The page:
Is a bigger projector screen better?
Large screens are better for a large room with, where you want to get everyone involved in what is happening on the display. However, bigger is not always better because with a lower projector resolution you will begin noticing pixel structure and the brightness will go down.
2. The aspect ratio
There are common aspect ratios common with projector screens;
- 16:9 is the standard aspect ratio for most home theater projectors.
- 16:10 is a widescreen aspect ratio that is mostly used for a projector used as a computer display.
- 4:3 is a full-screen projector aspect ratio that is not used much these days.
- 1:1 screen is beneficial in that you can achieve multiple aspect ratios.
3. Projector screen gain
The gain in a projector screen is the amount of light that is reflected by the screen back to the viewer. Different projector screen materials will have different gain levels which are measured by the light that hits and reflected from the screen surface perpendicularly.
The screen gain can either be higher or lower than one. For a screen with a gain value of more than 1 the brightness will be more than that of the projected image. On the other hand, a gain value of less than 1 means the brightness of the image produced is less than that of the projected image.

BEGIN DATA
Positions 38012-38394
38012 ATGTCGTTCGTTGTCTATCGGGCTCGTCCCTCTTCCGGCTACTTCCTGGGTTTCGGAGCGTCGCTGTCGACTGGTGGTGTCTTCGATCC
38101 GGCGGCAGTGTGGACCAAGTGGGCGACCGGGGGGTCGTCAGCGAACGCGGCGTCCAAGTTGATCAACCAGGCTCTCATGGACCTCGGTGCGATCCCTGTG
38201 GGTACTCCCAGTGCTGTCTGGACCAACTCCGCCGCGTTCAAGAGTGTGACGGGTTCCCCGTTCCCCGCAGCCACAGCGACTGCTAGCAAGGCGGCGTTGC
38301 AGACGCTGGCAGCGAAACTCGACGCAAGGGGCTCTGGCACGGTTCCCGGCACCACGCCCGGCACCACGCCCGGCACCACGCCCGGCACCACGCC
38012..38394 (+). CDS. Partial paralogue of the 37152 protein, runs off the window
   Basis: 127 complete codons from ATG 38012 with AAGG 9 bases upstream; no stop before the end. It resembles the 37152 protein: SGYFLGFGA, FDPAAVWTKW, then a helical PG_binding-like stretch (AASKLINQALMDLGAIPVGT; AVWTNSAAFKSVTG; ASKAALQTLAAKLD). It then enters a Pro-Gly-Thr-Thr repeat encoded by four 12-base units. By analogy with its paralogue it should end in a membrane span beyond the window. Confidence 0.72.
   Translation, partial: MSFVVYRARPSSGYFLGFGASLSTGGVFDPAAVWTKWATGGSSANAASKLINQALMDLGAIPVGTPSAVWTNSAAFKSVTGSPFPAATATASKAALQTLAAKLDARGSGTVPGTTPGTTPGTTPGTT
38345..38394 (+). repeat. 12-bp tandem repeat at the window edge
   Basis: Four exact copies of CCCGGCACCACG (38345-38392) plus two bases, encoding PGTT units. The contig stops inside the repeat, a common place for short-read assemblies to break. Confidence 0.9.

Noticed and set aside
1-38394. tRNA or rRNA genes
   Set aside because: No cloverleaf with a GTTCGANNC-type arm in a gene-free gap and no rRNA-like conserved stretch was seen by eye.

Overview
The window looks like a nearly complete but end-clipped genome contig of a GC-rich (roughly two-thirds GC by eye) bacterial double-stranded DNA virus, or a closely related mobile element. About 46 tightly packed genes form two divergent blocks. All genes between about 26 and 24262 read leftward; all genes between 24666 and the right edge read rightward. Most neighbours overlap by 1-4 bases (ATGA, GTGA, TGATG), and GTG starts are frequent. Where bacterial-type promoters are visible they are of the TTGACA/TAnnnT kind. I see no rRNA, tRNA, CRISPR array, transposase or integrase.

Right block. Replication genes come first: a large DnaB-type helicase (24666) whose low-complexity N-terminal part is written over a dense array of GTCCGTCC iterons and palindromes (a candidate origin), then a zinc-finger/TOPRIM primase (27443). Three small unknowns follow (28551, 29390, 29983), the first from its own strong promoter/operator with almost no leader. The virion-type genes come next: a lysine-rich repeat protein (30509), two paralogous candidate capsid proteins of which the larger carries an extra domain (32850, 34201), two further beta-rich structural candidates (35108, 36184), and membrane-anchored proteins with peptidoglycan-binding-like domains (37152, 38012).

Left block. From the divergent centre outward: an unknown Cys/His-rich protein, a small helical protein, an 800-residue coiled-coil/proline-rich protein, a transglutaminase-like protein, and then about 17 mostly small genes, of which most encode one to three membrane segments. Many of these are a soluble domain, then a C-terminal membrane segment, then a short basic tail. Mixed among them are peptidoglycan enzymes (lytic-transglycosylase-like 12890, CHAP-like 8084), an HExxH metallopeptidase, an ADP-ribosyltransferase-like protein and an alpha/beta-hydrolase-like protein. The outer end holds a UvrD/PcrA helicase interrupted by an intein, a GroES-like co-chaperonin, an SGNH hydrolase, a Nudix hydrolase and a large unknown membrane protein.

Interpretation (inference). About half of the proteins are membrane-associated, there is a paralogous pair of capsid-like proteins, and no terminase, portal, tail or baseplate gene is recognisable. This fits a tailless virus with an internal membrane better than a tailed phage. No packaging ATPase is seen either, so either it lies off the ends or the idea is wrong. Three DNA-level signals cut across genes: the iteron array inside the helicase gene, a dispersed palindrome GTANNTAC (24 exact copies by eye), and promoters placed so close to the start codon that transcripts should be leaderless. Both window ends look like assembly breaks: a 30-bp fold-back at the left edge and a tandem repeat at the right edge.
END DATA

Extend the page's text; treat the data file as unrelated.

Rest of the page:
A screen material/fabric with a higher gain will reflect more light to the viewer for a brighter and clearer image in a room with a lot of ambient light and vice versa. Higher gain screens are also handy when using a projector with a lower ANSI Lumen rating.
However, projector screens with higher gain values tend to be “hot-spotting” culprits. Hot-spotting is where parts of the screen appear to be noticeably brighter because the reflected light is more focused and narrower. This means that the viewers sitting directly in front of the screen will get a better image than those on either side.
4. Viewing angle
The screen viewing angle is a measure of how far from the center of the screen you can see a high-quality image. Screens with wider viewing angles will allow you to sit far off the direct viewing angle (centered angle) of the screen with less distortion. Screens with narrower angles will produce more distorted images for viewers that are off the direct view of the screen.
Gain also affect the viewing angle with screen materials that have a higher gain value having a narrower angle and vice versa.
5. Screen fabric color
The image contrast is mainly affected by the color the fabric used to make the screen.
White screens are standard screens due to the ability to produce sharp, bright, and vivid images. Gray-colored screens can handle darker tones better and are referred to as high contrast screens.